Editorial: Coming Up Short
Unless it’s Friday evening or Saturday morning, you’re unlikely to be able to find a suitable spot to study in Morris Library that isn’t already cramped with other students. In between classes, it’s nearly impossible to spot a seat at which you can sit in Trabant and enjoy your Chick-fil-A. If you’re in a rush, then Caesar Rodney Dining Hall probably isn’t an ideal option because of the winding lines that plague every food station at each meal of the day. Each day, more evidence points to one conclusion: campus is overcrowded.
But these problems are only surface-level. In the coming years, with the closing of residence halls and the inability to quickly replace them, more and more students living on campus will be stuffed into triples. Not only will they have few place to eat and study comfortably — they will not be able to live comfortably at a place that’s supposed to be “home.”
But instead of heeding student calls to create more spacious study spaces or construct additional on-campus housing options before adding more students, university administrators are pushing for a rise in enrollment over the coming years. This is a seemingly senseless venture in light of the fact that the university will soon suffer from a housing shortage that will affect about 300 students.
One might presume that the university would figure out how to adequately house tuition-paying students without forcing them into crowded triples before promising prospective students a spot in the upcoming class. That, however, is far from the case.
This decision leads to the question of why housing remains increasingly expensive — in many cases more expensive than already astronomical off-campus rent — if the university is unable to provide a comfortable or desirable option for every student who seeks to live on campus.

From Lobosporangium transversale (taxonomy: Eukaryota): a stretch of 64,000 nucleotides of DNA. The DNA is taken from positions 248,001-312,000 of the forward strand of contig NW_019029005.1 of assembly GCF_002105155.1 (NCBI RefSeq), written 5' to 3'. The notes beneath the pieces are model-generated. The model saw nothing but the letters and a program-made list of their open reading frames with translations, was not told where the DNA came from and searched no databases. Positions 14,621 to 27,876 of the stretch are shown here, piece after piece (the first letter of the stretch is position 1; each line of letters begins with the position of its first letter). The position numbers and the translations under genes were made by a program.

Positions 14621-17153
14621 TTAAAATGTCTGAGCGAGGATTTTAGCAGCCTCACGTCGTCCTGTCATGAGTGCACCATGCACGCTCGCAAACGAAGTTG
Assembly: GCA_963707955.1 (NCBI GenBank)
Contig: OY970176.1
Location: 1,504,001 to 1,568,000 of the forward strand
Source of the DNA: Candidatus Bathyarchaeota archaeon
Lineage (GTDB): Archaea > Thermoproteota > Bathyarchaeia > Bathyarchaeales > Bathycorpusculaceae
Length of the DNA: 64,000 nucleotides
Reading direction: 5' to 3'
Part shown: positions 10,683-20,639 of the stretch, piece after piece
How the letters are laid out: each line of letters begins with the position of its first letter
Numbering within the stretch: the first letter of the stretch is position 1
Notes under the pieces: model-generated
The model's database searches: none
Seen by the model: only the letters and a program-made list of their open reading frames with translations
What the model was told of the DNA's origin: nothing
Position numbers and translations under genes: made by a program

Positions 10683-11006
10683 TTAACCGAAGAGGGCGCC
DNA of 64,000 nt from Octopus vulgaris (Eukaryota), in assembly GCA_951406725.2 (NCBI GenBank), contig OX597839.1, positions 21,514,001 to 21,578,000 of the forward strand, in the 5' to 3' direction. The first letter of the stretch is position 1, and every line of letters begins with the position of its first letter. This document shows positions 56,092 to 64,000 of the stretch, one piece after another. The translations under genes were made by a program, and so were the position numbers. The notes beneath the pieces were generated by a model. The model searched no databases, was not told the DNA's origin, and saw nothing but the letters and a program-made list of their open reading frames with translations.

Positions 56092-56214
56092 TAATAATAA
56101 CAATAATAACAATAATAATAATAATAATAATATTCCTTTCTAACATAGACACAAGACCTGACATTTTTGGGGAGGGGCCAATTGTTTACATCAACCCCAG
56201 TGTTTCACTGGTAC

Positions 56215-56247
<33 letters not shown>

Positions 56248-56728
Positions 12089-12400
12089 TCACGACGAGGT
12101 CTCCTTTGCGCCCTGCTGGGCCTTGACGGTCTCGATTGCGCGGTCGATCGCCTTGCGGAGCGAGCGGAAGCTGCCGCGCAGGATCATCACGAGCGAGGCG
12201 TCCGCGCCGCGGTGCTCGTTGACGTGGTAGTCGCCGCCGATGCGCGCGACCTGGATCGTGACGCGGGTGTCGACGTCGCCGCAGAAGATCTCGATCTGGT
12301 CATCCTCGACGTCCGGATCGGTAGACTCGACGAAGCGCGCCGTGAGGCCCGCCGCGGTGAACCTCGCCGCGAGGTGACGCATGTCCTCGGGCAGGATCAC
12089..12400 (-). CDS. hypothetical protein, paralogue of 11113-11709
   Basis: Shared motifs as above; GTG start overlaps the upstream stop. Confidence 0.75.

If the university chose to charge less to live in the dilapidated Christiana Towers, for example, then students might not rush to pay Lang Development $800 per month in rent for an apartment without windows in some bedrooms.
Contrary to the university’s profit-hungry and status-hungry ambitions, decreasing, or simply halting, enrollment is a much more logical route. By decreasing the amount of students accepted to the university, the university would be able to maximize its resources and ensure that all students can enjoy an environment conducive to learning. There would actually be places to study, beds to sleep in and room to breathe. A welcome departure from current conditions.
A desire to raise enrollment is further complicated by the fact that the number of college-aged students is on the decline. Increasing the acceptance rate in a period of both decreased demand and overcrowding seems fruitless, and would also seem to require a decrease in admissions standards.
But again, at the most basic level, there is not enough space for students to live on-campus. This fact alone should be enough to dissuade administrators from increasing both enrollment and tuition prices in the coming years. This is a campus bound by geographic constraints, and we can only get so big. The best option is to optimize the university’s options within these constraints — and optimization does not mean population maximization.
Perhaps if administrators were the ones paying to share a 19-by-12 room with two other people — making decisions from a dorm room, instead of a mansion, presidential or otherwise — then they wouldn’t be so quick to force these conditions upon students.
Editorials reflect the majority opinion of the editorial board, led this week by Alex Eichenstein. She can be reached at firstname.lastname@example.org.